The Thirty Years’ War is an oft-overlooked conflict in wargaming circles, which is a real shame, as it was an utterly pivotal point in European history, and one of the two ‘classic’ pike and shotte-era conflicts (the other of course being the English Civil Wars – more on that conflict here). Though theoretically born of a religious struggle between Catholics and Protestants, the turbulent politics of the time also played a significant part; however, in very, very general terms, the Thirty Years’ War can be seen as a conflict between the Catholic ‘Imperial’ faction (led by the Hapsburg Spanish and Holy Roman Empires), and a series of nominally Protestant coalitions (although these were financially supported by the Catholic French!). Helpfully, although perhaps a tad arbitrarily, historians tend to separate the thirty years into a number of phases, which are very useful indeed for wargamers of the period, as the armies involved varied significantly over the course of the Thirty Years’ War. Strap in – this might get a tad complicated!

The Early Phases

The first, or ‘Bohemian’ phase (1618-21) was in brief sparked by a revolt (and defenestration) in Bohemia at the possibility that the (Protestant) nation would fall under the rule of the Catholic Ferdinand II rather than the Protestant Frederick V. Open warfare swiftly broke out, with the Protestant forces able to depose Ferdinand and replace him with Frederick, backed by a number of other German states. With Ferdinand calling upon the aid of his nephew, Philip IV of Spain, the rebels engaged the services of a mercenary army under Ernst von Mansfeld. The war initially seemed to be progressing poorly for the Imperial forces until the Battle of White Mountain near Prague in November 1620 led to a rapid collapse of rebel morale, and the exile of Frederick and most of the rebel Bohemian commanders. Armies of this period were characterised by their lack of uniformity as much as any other significant characteristic, and were often somewhat ‘old-fashioned’ in character, comprising fewer shotte and more cavalry than would be found later in the century. Artillery would be similarly lacking, and tactically forces would often fight in the ‘tercio’ style that was rapidly going out of fashion. This can make for a really fun and unique force, regardless of which side you want to play, and can easily be ‘listed’ by using the generic Imperial Army army list found in the Pike & Shotte Epic Battles rulebook. The Infantry and Cavalry sprues are more than versatile enough to achieve a rag-tag look, perfect for rampaging around Europe!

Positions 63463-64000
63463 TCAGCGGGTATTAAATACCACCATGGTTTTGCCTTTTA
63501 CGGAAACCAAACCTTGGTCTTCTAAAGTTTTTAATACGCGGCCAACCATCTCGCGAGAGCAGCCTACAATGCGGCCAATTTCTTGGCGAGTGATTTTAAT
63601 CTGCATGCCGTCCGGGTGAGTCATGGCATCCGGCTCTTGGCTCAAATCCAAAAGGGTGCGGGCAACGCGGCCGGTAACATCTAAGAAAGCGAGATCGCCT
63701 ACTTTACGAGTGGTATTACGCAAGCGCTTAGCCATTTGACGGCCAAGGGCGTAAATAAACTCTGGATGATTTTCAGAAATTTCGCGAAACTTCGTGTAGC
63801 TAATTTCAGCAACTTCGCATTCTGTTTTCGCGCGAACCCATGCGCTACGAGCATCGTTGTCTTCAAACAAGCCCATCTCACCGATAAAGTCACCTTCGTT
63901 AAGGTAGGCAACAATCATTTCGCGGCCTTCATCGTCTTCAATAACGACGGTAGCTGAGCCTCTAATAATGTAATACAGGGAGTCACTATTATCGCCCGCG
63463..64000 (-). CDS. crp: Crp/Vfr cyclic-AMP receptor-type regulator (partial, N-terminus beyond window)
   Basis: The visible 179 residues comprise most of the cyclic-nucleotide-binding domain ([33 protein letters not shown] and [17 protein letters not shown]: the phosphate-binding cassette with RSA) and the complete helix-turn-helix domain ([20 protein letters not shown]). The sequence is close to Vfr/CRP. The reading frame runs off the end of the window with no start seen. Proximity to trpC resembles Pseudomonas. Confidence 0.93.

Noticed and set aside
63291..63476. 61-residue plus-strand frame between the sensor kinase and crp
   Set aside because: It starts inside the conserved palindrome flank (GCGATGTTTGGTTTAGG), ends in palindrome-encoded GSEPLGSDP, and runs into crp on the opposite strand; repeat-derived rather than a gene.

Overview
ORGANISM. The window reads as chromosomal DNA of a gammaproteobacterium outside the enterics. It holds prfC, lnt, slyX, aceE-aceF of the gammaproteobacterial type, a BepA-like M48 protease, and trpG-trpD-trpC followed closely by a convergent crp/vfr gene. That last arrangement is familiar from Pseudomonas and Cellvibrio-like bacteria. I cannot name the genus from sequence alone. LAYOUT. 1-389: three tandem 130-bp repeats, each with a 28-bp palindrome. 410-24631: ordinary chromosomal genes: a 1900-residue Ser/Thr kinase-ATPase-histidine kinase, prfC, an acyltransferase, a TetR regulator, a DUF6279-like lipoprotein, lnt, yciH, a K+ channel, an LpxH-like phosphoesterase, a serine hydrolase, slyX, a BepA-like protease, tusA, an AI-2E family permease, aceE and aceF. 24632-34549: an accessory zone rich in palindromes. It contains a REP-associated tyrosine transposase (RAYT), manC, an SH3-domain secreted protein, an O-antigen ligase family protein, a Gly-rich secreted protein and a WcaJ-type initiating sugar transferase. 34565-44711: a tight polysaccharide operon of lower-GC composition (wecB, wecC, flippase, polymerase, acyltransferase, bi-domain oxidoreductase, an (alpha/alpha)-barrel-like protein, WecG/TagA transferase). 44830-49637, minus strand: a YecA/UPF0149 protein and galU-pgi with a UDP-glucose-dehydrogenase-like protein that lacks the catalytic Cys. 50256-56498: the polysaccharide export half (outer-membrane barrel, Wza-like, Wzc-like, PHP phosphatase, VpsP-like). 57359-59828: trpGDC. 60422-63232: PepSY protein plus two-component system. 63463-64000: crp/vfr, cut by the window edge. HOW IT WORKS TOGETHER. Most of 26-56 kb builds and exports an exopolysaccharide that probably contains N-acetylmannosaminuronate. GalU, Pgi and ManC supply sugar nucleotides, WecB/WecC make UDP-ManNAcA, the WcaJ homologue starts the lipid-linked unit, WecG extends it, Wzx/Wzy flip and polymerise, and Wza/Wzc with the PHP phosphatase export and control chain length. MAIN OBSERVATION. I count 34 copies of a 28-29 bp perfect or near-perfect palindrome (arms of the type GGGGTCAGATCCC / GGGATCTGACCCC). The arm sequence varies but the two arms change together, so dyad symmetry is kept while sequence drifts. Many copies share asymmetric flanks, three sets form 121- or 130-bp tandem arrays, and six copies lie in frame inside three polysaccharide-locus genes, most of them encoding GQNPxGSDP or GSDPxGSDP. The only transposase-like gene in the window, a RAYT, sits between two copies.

Count von Tilly marshalls his troops upon the high ground.

Following the Bohemian phase was the ‘Palatinate’ phase of 1621-24. With the Spanish and Hapsburgs controlling much of the land along the Rhine, the exiled Frederick’s forces under Mansfeld and Christian of Brunswick continued to fight without much success, before deciding to go into Dutch service. Already fighting their war of independence from Spain (which has raged since 1568), this brought the Dutch into the wider war, but with Christian’s defeat by Count Tilly at Stadtlohn in 1623, Frederick’s cause was lost, and the Palatinate phase ended. On the tabletop, armies are becoming a little more professional, but are still more redolent of the older style than what would become the norm in the English Civil Wars.

Thirty Years’ War Dutch forces march out.
Christian IV of Denmark